JKEYED Verb — Create Journaled File


JKEYED fileid,keysize,records,recsize{,ERR=lineref}

JKEYED fileid,keydef{,keydef...},records,recsize{,ERR=lineref}


The JKEYED verb creates a keyed file that is similar to an MKEYED file, but supports journaling and transactions. See Journaled Files and Transactions for more information.

The first syntax example shows how to define a JKEYED file with only one key per record.

The second syntax example shows how to define a JKEYED file with more than one key per record. In this case, each key must be present within the data record. The bracketed expressions indicate the locations of keys within the record. Bracketed expressions separated by plus (+) signs indicate a composite key made up from several parts of the record. See MKEYED Verb - Create MKEYED File for additional information.

Note that the records parameter is included only for consistency with the MKEYED verb, and should be specified as 0 for all JKEYED file definitions.




Name of the new file, which is a simple filename created in the directory in which the journaled filesystem was initialized.


Maximum length of a key in the file, which must be an integer.


Key definition. Each keydef has the following syntax:

segment{+ segment...}

Each segment has the following syntax:

[{ field:} offset:len{ :flags}]


Maximum number of records is ignored, and should be specified as 0.


Maximum record size in bytes. JKEYED files work with true variable-length records. This value must be an integer in the range 0 to (2^31)-1. Unlike all other record-oriented BBx and BBj file types, JKEYED records are not padded to the maximum defined length with $00$ characters. A READ RECORD on a JKEYED channel will return exactly the number of characters that were originally written to the file. A JKEYED file with a maximum record size of zero has no data, only keys.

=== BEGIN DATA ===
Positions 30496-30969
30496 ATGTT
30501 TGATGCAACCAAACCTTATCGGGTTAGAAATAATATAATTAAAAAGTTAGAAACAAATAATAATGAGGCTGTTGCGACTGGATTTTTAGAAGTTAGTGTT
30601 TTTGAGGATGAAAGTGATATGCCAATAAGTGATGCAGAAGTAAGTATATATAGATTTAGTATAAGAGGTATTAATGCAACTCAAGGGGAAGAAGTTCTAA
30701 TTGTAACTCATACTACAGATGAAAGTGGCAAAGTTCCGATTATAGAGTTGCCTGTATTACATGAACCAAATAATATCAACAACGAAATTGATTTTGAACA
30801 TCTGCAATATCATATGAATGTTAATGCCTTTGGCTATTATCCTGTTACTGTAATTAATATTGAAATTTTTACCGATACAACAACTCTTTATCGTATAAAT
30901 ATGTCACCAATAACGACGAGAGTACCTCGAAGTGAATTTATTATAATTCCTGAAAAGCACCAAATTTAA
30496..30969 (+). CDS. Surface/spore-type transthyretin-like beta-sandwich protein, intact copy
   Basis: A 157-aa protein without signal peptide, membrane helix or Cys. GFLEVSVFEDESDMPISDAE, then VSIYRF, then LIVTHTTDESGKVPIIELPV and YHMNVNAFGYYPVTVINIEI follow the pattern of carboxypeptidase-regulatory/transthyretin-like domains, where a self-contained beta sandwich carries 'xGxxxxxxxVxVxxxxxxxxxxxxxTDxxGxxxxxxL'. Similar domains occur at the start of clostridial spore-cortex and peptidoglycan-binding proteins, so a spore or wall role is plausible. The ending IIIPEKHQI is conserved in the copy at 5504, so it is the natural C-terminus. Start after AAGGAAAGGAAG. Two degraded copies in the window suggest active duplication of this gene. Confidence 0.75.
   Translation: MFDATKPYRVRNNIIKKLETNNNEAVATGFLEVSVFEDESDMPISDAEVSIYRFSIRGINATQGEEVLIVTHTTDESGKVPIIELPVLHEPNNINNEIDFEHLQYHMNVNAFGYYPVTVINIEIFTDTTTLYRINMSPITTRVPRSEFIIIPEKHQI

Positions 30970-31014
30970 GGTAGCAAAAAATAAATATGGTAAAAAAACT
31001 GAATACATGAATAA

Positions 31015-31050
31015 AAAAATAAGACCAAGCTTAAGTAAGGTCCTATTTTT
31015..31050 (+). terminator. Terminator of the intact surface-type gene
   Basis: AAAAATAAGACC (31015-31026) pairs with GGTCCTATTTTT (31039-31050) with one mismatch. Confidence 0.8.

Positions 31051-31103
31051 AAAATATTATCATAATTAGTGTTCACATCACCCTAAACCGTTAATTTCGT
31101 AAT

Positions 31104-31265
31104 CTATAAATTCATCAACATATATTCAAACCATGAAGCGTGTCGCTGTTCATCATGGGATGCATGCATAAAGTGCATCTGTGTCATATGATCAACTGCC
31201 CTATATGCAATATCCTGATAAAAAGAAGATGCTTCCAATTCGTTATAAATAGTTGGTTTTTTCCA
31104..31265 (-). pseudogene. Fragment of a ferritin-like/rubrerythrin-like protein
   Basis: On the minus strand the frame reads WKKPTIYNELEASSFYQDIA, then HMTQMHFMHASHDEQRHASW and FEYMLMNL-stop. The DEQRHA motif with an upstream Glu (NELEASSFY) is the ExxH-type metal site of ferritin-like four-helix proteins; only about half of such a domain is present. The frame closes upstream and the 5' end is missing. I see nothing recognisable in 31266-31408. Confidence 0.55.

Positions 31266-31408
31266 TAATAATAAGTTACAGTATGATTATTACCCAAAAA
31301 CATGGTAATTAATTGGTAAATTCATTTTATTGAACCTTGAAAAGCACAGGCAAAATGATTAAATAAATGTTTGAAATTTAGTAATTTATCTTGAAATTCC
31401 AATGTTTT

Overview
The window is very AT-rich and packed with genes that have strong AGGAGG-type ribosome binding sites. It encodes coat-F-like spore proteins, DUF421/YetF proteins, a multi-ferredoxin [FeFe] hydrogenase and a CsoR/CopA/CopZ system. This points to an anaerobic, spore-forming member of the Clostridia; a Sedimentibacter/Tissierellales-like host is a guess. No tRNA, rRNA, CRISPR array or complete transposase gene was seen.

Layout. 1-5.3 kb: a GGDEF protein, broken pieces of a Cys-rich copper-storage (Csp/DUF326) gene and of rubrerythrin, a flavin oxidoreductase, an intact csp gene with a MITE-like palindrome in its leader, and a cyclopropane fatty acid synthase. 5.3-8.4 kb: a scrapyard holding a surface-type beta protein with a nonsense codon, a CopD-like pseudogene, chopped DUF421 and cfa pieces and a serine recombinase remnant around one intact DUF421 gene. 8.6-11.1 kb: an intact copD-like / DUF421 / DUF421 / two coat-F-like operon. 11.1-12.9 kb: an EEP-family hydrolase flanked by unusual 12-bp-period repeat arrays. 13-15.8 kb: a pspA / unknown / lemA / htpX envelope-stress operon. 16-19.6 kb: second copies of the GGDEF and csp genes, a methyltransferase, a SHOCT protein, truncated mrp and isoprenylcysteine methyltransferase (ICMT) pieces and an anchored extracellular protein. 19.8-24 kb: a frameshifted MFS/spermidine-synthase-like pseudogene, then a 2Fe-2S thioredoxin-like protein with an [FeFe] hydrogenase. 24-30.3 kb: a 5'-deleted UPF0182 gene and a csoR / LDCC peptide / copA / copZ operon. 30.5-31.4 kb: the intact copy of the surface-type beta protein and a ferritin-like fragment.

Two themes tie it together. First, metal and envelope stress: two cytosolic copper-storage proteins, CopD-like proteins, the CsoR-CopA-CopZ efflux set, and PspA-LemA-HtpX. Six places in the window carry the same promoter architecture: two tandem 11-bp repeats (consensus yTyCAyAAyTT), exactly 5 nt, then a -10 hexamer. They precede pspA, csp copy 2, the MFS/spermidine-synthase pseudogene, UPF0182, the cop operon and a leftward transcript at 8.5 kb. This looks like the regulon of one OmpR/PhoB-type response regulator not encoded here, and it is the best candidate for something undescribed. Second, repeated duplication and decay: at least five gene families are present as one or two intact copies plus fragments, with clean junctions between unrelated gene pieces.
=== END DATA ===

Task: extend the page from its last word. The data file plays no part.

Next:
Note: The system allocates internal memory buffers based on this maximum record size. Specifying an unnecessarily large maximum record size will increase the memory requirements and can decrease overall performance. The maximum record size should typically be defined based on the largest expected record size, with some allowance for growth.


Branch to be taken if an error occurs during execution.

Sort Operation Flags

The following flags are available to control sorting operations. A flag may be used on any segment of a composite key.




Sorts the key segment in descending order, and only the segment flagged is affected. To sort the entire key in descending order, each segment must be flagged.


Issues an !ERROR=11 when a duplicate key is detected on a WRITE. Determine the key chain and key that is duplicated. If this flag is not used, alternate keys can be duplicated, but the order is unspecified. Unlike the "D" flag, the "U" flag affects the entire key chain.


Sorts a key segment numerically, provided the segment is exactly 8 bytes long and contains a business floating point quantity (string template data type "B").

The primary key will accept the "D" flag, but the "U" flag is there by default and cannot be reset.

JKEYED "MYFILE",[1:1:2],[2:1:10:"D"],0,80

Note: When using flags on composite key segments, especially segments other than the first segment, set up a test file to verify that the order you desire is in fact the order you are getting.


Example 1

The following defines a simple JKEYED file with one key per record similar to a DIRECT file:

JKEYED "MYFILE",10,0,1000

Example 2

The following defines a JKEYED file with two keys of one segment each. The brackets indicate where in the record the key can be found.

JKEYED "MYFILE",[1:4:2],[2:1:10],0,1000

Example 3

The following defines a JKEYED file with three keys, one of which is composed of two segments. The "+" used between bracket expressions indicates a composite key.

JKEYED "MYFILE",[1:1:10]+[2:1:5],[1:25:2:"D"],[4:12:20],0,1000

See Also

Verbs - Alphabetical Listing